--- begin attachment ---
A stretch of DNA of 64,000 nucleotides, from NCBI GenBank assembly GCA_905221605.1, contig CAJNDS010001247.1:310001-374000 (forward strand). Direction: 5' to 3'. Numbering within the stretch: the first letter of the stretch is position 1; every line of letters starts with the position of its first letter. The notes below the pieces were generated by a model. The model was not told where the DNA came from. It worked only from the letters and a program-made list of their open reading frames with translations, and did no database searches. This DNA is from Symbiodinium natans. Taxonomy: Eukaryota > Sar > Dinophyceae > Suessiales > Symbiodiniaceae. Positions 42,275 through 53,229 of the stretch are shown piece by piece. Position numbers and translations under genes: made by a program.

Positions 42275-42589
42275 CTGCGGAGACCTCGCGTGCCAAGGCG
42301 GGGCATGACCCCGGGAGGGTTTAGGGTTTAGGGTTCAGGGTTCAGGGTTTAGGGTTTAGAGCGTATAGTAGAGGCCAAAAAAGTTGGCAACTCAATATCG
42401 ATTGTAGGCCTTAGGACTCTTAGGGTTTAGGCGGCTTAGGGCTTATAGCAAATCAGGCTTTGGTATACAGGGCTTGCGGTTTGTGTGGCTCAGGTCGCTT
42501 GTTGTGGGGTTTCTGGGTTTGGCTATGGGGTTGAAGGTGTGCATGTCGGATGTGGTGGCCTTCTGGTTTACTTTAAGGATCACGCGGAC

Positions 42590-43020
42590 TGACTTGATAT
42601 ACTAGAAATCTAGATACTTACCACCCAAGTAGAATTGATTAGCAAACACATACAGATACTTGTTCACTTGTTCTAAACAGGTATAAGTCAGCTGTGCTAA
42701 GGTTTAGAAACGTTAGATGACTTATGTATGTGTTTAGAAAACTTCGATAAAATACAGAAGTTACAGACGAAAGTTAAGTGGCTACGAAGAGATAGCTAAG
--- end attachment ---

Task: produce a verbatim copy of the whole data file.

A stretch of DNA of 64,000 nucleotides, from NCBI GenBank assembly GCA_905221605.1, contig CAJNDS010001247.1:310001-374000 (forward strand). Direction: 5' to 3'. Numbering within the stretch: the first letter of the stretch is position 1; every line of letters starts with the position of its first letter. The notes below the pieces were generated by a model. The model was not told where the DNA came from. It worked only from the letters and a program-made list of their open reading frames with translations, and did no database searches. This DNA is from Symbiodinium natans. Taxonomy: Eukaryota > Sar > Dinophyceae > Suessiales > Symbiodiniaceae. Positions 42,275 through 53,229 of the stretch are shown piece by piece. Position numbers and translations under genes: made by a program.

Positions 42275-42589
42275 CTGCGGAGACCTCGCGTGCCAAGGCG
42301 GGGCATGACCCCGGGAGGGTTTAGGGTTTAGGGTTCAGGGTTCAGGGTTTAGGGTTTAGAGCGTATAGTAGAGGCCAAAAAAGTTGGCAACTCAATATCG
42401 ATTGTAGGCCTTAGGACTCTTAGGGTTTAGGCGGCTTAGGGCTTATAGCAAATCAGGCTTTGGTATACAGGGCTTGCGGTTTGTGTGGCTCAGGTCGCTT
42501 GTTGTGGGGTTTCTGGGTTTGGCTATGGGGTTGAAGGTGTGCATGTCGGATGTGGTGGCCTTCTGGTTTACTTTAAGGATCACGCGGAC

Positions 42590-43020
42590 TGACTTGATAT
42601 ACTAGAAATCTAGATACTTACCACCCAAGTAGAATTGATTAGCAAACACATACAGATACTTGTTCACTTGTTCTAAACAGGTATAAGTCAGCTGTGCTAA
42701 GGTTTAGAAACGTTAGATGACTTATGTATGTGTTTAGAAAACTTCGATAAAATACAGAAGTTACAGACGAAAGTTAAGTGGCTACGAAGAGATAGCTAAG